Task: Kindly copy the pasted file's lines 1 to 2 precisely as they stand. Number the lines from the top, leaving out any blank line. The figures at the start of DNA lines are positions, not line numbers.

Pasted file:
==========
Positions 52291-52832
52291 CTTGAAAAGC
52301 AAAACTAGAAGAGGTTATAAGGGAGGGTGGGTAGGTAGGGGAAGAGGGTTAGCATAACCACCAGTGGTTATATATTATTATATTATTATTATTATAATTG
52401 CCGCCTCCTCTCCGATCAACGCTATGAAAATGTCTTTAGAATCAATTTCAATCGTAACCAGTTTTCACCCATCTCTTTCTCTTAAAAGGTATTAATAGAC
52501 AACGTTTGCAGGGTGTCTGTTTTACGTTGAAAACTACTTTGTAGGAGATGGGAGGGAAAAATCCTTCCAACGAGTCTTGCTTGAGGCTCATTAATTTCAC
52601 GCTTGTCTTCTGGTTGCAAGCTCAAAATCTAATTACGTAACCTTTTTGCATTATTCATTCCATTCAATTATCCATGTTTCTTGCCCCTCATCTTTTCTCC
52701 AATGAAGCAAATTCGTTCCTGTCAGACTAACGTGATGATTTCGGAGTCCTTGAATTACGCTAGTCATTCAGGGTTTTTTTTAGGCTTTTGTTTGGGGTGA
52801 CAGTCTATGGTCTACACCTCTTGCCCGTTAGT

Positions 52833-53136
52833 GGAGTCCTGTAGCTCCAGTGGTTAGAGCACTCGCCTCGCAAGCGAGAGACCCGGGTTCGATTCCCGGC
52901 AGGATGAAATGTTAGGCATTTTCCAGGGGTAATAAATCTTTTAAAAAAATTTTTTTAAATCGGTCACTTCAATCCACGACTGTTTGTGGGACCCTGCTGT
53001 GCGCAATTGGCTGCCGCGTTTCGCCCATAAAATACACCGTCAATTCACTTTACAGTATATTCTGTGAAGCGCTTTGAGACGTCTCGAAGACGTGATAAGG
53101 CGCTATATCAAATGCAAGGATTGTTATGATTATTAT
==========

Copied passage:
Positions 52291-52832
52291 CTTGAAAAGC